Thursday, January 16, 2003

Fatal accident shakes up restaurant patrons, owner

By Howard Wilkinson
The Cincinnati Enquirer

[photo] Customer Bob McDermott carefully crosses Blue Ash Road Wednesday in front of Rusty's Ristorante.
(Glenn Hartong photos)
| ZOOM |
DEER PARK - From the front window of Rusty's Ristorante here, the staff and patrons had a horrifying view Tuesday night of just how fleeting life can be. At 7 p.m., two men - old friends - sat in a booth near the door of the neighborhood restaurant in the 8000 block of Blue Ash Road, eating their dinner, laughing at each other's jokes, teasing the waitress, enjoying each other's company.

A half hour later, after paying their bills, leaving tips and saying good night to Marlene Smith, the owner of Rusty's, they stepped off the curb into Blue Ash Road to get to their cars in a narrow lot across the street. Both were struck by a southbound car.

William J. Staun, 85, of Sycamore Township, lay dead in the street, killed instantly. His friend, 88-year-old Joseph R. Kruse, was seriously injured; he was in critical condition Wednesday afternoon at University Hospital.

"It's so sad, so very sad," said Ms. Smith, her voice trembling slightly as she shuffled a stack of menus Wednesday, waiting for the lunch crowd to appear.

"There they were," she said, pointing to the booth where the two men ate. "So happy, full of fun. And then it was all gone."

[photo] Marlene Smith, the owner of Rusty's Ristorante
People of Mr. Staun's and Mr. Kruse's age are nothing unusual at Rusty's, the 18-year-old restaurant with Italian dÈcor and American fare. It fills up every afternoon and evening with "mostly old folks, mostly regulars," Ms. Smith said.

Although there is parking behind the restaurant, most customers pull into the single row of parking places directly across from Rusty's and cross the heavily traveled road that runs from Blue Ash's industrial parks south to Silverton, without a crosswalk or traffic light to guide them.

Tuesday night, the patrons and staff at Rusty's didn't know anything had happened outside until a man who lives in an apartment building across the street ran into the restaurant, yelling to Ms. Smith to call 911.

The Silverton-Deer Park Rescue Squad is less than a mile away; the ambulance crew was there within a few minutes.

"Once we knew what was going on, some of us ran out to see if we could help," said Mona Olden, the bartender at Rusty's. "It was a horrible sight."

Some of the servers grabbed tablecloths and went out to the street, throwing them over the two men, Ms. Olden said.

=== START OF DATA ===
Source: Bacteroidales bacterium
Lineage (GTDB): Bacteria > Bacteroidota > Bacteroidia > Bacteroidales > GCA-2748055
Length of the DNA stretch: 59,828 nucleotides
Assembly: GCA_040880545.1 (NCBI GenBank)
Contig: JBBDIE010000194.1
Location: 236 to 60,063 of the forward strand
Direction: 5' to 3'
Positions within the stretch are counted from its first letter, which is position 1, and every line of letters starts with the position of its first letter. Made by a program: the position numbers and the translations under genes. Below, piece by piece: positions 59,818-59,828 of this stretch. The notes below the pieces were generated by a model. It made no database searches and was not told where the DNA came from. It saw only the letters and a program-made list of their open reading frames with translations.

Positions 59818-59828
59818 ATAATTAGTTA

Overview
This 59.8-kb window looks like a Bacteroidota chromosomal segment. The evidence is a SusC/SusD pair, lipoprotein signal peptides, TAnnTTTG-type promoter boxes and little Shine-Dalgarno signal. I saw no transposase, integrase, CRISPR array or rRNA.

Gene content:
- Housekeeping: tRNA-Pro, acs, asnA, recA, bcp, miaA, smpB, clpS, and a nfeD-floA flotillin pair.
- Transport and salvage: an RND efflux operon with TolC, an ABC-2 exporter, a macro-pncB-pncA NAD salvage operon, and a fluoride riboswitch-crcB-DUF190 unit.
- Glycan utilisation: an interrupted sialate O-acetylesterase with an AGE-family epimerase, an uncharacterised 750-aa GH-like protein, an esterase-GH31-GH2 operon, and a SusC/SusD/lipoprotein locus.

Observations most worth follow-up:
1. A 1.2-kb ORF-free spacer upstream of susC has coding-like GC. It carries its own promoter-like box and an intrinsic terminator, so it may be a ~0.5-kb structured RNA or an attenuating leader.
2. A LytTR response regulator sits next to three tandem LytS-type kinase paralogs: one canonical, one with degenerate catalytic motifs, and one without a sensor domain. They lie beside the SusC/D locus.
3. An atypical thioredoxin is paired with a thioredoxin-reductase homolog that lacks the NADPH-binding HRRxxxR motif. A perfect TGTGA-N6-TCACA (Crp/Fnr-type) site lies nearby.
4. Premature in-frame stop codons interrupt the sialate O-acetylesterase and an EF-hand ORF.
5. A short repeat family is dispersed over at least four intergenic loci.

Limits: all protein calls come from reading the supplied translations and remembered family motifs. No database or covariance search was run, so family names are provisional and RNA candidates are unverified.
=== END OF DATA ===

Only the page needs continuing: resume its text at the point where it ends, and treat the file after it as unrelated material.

"We tried to do what we could, but it was too bad, just too bad," Ms. Olden said. "It was awful."

A 17-year-old male who was driving the car that struck the two men stopped immediately and ran to the men to try to help, Ms. Smith said. The Hamilton County Sheriff's Department is investigating the accident, and no charges have been filed.

Ms. Olden and Ms. Smith said that they did not know the two men well - they weren't even sure about their names - but they recognized them as semi-regular customers.

"They would come in once a week, or once every couple of weeks," Ms. Olden said. "Sometimes we wouldn't see them for months, then they would show up again."

The two were "always friendly, always joking around," Ms. Smith said. "We never really knew their names, but everybody here recognized them; everybody liked them. They were good customers."

Ms. Smith said she had the impression the men had been friends a long time.

She overheard the two men talking at their table Tuesday night; Mr. Staun, she said, told Mr. Kruse he could stay over at his house in Sycamore Township instead of driving all the way back home to North College Hill.

She remembered them stopping to talk to other customers as they made their way to the bar to pay their bills, "joking and laughing."

The restaurant shut down for the night immediately after the accident.

"You don't go on after something like that," Ms. Smith said.

Late morning Wednesday, Rusty's was back in business - a group of 1944 graduates of Purcell High School held their monthly lunch in the back room. Couples sat scattered about the two dining rooms, ordering up the country-fried steak and open-faced turkey specials.

Outside on Blue Ash Road, Bob McDermott of Deer Park shook his head and said he hoped that the tragedy will force municipal officials to do something about the traffic situation.

"This area is poorly lit anyway and you have all of these folks, mostly old folks, walking into the middle of the street," Mr. McDermott said.

Behind him, two older women parked across the street and walked across the busy road to the restaurant.

"I know you can't put a street light on every pole and a walk light on every corner, but how many people have to get killed before somebody does something about it?" he said.


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